Highlights of the Prior Week
Last week markets had to digest a debt scare in Portugal (more on that below) and a visible end to quantitative easing under the Yellen-led Fed. The S&P 500 fell by 0.9%, that after bouncing Thursday on a big down-open in the face of the Portuguese news. More noteworthy was the 4% decline in the Russell 2000 Index.
We have been tracking the relative underperformance of the small cap stocks versus large cap stocks for the last few months as a possible leading indicator for the future of the bull market. Year to date the Russell is down 32 basis points compared to a gain of 6.45% for the S&P 500.
The minutes for the June FOMC meeting indicated that the Fed will end its asset purchase program, known commonly as Quantitative Easing, in October but it will continue to roll forward proceeds from matured holdings. Also revealed in the minutes is that the Fed is unlikely to start raising rates before mid-2015.
While this is the roadmap they have laid out for themselves, deterioration in conditions could result in an extension of QE just as a marked improvement in economic data could accelerate the timetable for rate increase. The Wall Street Journal though, covered the issue that the actual mechanics for raising rates has changed because of the asset purchases that have swelled the Fed's balance sheet to over $4 trillion.
Portugal took center stage this week when conglomerate Espirito Santo International missed an interest payment on bonds outstanding. This caused concerns about what impact this might have on subsidiary (it's more complicated than that) Banco Espirito Financial whose shares trade publicly in Portugal. Portugal Telecom, the Ma Bell of Portugal, may also have been impacted by the missed payment.
To give some context to the news, the Global FTSE Portugal 20 ETF (NYSEARCA: PGAL) fell 8.9% on the week. This also brought down the rest of Europe; the iShares MSCI EMU ETF (NYSEARCA:EZU) fell over 4% on the week despite having less than 1% of its assets in Portuguese companies.
Portfolio manager Laif Meidell wrote an excellent recap of the event for Alpha Baskets which included the following passage;
The financial market's reaction was reminiscent of 2011, when worries grew and stock markets declined over the financial crisis in Greece, a country that is slightly larger by population than Portugal.
However, worries over Portugal do not stem from sovereign debt problems as they did during the Greek crisis.
Instead, it was news that shares of Espirito Santo Financial Group and shares of Banco Espirito Santo had both been suspended from trading by market regulators that sent the world's markets into a tailspin.
ETF News & Data
There were three new ETFs launched last week; a global REIT fund, a currency hedged European Equity ETF and a liquid alternative multi-strategy fund.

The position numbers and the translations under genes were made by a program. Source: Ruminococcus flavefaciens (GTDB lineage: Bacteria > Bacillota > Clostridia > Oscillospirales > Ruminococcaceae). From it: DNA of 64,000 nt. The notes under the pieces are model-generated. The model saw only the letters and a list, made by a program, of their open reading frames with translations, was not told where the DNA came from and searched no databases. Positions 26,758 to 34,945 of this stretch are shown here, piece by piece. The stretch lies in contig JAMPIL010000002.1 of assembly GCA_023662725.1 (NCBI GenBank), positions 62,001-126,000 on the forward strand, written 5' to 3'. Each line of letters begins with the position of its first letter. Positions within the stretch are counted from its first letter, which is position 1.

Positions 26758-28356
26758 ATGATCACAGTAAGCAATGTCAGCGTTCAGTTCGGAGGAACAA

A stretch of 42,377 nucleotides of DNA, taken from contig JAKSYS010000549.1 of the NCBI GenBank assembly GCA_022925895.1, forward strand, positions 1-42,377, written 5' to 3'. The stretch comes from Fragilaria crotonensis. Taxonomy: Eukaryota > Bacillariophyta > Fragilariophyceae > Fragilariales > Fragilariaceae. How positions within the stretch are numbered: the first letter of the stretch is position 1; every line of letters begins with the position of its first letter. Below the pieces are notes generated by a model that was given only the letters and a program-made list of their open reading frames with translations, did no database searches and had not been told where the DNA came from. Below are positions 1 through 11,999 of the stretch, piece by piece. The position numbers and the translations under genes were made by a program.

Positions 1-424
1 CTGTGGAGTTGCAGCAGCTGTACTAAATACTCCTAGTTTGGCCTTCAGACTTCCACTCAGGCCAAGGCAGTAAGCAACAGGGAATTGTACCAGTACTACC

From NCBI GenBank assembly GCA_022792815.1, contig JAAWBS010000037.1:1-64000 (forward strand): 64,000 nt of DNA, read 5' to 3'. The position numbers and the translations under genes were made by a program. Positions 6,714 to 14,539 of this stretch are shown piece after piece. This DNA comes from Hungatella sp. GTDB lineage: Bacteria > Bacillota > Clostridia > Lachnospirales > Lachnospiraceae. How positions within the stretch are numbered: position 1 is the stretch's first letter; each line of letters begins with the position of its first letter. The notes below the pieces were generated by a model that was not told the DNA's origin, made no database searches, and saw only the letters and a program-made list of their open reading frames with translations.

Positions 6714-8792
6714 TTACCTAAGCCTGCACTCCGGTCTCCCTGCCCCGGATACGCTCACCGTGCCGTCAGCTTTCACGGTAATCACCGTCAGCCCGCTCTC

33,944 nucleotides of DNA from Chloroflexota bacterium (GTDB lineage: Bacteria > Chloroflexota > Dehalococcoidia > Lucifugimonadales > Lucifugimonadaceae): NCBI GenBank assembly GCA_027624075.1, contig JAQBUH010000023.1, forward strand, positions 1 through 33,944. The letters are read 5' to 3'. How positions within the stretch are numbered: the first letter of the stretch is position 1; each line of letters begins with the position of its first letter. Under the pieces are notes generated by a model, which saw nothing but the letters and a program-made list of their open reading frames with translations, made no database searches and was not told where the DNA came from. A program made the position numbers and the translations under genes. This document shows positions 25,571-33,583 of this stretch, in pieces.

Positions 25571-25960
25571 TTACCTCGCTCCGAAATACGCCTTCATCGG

Broad market proxies dominated the leaderboard for creations last week while sector and industry funds headlined the redemptions list. Funds tracking the S&P 500 (three funds in all) added $3.6 billion in assets, the PowerShares QQQ (NASDAQ: QQQ) attracted $1.1 billion and the iShares MSCI Emerging Markets ETF (NYSEARCA: EEM) and the Vanguard FTSE Emerging Markets ETF (NYSEARCA: VWO) combined to bring in $700 million.
The top spot for redemptions went to the iShares Russell 2000 ETF (NYSEARCA:IWM) which fell almost 4% on the week with outflows of $1.3 billion. Three different funds tracking industrial stocks bled a combined $990 million which is logical to the extent that the industrial sector tends to get hit very hard in market downturns and the Portugal event last week did spark some concern of triggering a global correction.
Esquire had a lengthy feature on Lance Armstrong titled Lance in Purgatory: The After-Life. Armstrong's story is very complicated. On the one hand is possibly the greatest cheater of all time who lied, coerced and intimidated countless people in his quest for greatness on the bike. On the other hand is the roughly half of a billion dollars his foundation raised for cancer research and the amount of time he spends reaching out with words of encouragement to people fighting cancer. We have no conclusions to offer, only an acknowledgement of how complicated his story has become.
It's turning out to be The Summer of Cleveland. First the Browns drafted Johnny Manziel, then the Cavaliers drafted Andrew Wiggins and of course the biggest news is that LeBron James has announced that we will be returning to his hometown team deciding not to re-sign with the Miami Heat. Also making news as of this writing is that Kevin Love may be interested in playing in Cleveland but they might have to trade Wiggins to make it happen. The city is still waiting for Indians' manager Terry (Tito) Francona to turn that team around.
Roger Nusbaum, AdvisorShares ETF StrategistSources:Google Finance, ETF.com, Barron's, Yahoo Finance, Wall Street Journal, Esquire, XTF.com, CNBC.com
Weekly ETF Flows
For July 7, 2014 to July 11, 2014
Shares outstanding include totals as of current day NAV.S&P Sector Analysis
As for the sectors of the S&P 500, four outperformed the broad benchmark - Telecom, Utilities, Staples and Technology. The remaining six - Discretionary, Materials, Healthcare, Industrials, Financials and Energy- each underperformed. The dispersion between the top-performing and bottom-performing sectors was roughly 3.49% this week, with Telecom outperforming all, and Energy coming in last.
For July 7, 2014 to July 11, 2014
Sector performances, as measured by the S&P 500 sector indices were:
Disclosure: The author has no positions in any stocks mentioned, and no plans to initiate any positions within the next 72 hours.